Nonprofit Quarterly: Saving Schools in Kansas City, Missouri: How We Reined in Corporate Subsidies
Kansas City Public Schools Senior Policy Strategist Kathleen Pointer writes about how the community is fighting tax abatements using a powerful tool found in end-of-year spending reports. Slowly, the movement is growing strength, and winning.
“Inequitable economic development practices in Kansas City have been laid especially bare in recent years. Both state and local governments are now required to report information on tax abatements, notably the amount of revenue given up. This information is gathered and reported in accordance with Statement No. 77 of the Governmental Accounting Standards Board (GASB). Good Jobs First, a corporate subsidies watchdog, has worked to track this information.
Tax incentives can be a valuable tool for cities and states to attract and grow businesses and promote redevelopment in distressed neighborhoods. However, without proper controls and oversights, they can also be harmful to communities by reinforcing segregation, causing displacement by gentrification, and diverting potential public revenues away from the schools and communities that need them most.
Indeed, the information provided by mandatory reporting and Good Jobs First and by tools such as the financial disclosure reports mandated by GASB have helped Kansas City Public Schools prove what we already knew to be true—corporate subsidies in Kansas City are costing our kids too much. From 2017 to 2020, the amount abated from schools in Kansas City increased by nearly 60 percent. Last year, the amount abated from schools in the KCPS boundaries was $37 million, which equals 23 percent of current local property tax revenues (about $160 million). Best practice tells us abatements shouldn’t be more than 10 percent of such revenues.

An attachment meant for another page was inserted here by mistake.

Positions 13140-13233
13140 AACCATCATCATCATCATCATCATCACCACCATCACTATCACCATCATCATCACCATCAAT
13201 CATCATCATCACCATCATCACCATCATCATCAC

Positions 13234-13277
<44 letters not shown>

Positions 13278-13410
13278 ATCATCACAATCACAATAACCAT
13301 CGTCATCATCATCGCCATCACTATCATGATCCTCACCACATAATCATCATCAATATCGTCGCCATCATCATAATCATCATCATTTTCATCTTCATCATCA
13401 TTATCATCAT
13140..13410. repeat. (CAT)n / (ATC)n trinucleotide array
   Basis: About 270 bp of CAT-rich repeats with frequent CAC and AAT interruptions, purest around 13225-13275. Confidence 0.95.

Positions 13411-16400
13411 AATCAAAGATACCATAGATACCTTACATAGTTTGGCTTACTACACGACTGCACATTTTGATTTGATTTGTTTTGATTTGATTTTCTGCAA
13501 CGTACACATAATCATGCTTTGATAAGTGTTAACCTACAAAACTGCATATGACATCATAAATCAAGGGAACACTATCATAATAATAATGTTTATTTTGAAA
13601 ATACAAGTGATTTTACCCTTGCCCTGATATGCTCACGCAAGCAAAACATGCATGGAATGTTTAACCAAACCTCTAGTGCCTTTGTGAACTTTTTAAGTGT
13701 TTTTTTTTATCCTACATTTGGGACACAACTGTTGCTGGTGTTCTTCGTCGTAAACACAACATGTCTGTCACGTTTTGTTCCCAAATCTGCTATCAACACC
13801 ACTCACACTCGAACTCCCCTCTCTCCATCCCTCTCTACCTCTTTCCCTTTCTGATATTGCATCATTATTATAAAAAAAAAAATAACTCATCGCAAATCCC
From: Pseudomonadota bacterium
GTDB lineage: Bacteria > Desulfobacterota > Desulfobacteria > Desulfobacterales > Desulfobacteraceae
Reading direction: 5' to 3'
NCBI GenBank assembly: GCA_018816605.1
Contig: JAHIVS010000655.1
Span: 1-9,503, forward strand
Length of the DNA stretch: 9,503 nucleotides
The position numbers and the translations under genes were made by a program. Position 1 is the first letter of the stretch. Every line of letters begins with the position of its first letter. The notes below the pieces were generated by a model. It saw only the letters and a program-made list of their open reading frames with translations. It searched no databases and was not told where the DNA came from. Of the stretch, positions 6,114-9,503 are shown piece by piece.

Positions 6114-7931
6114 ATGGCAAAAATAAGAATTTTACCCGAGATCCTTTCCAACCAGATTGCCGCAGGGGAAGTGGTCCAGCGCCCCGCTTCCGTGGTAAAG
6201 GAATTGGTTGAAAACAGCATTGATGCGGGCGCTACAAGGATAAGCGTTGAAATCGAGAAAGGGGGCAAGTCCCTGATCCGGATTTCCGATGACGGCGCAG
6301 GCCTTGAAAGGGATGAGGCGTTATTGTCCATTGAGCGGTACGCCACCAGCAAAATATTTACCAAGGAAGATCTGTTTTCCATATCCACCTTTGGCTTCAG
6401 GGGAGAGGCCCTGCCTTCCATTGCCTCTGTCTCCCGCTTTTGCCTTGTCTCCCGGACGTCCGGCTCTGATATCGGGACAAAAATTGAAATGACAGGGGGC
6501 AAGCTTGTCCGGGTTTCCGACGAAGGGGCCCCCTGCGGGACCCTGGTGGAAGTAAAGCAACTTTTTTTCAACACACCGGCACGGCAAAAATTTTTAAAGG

The data reveals a story that’s bigger than just the dollar amounts being diverted away from classrooms. It also tells us whose classrooms are hit the hardest. Per GASB 77 intel obtained from Good Jobs First and city government, we know that KCPS, a high-poverty school district that educates mostly Black and Latinx students, is losing more than a $1,000 per student each year. Two other regional school districts (Grandview and Hickman Mills), both serving mostly students of color, are losing more than $600 per student. Meanwhile, Kansas City’s suburban, mostly white school districts see much lighter impacts, losing between $18 and $400 per student per year.”
Read the full story at Nonprofit Quarterly.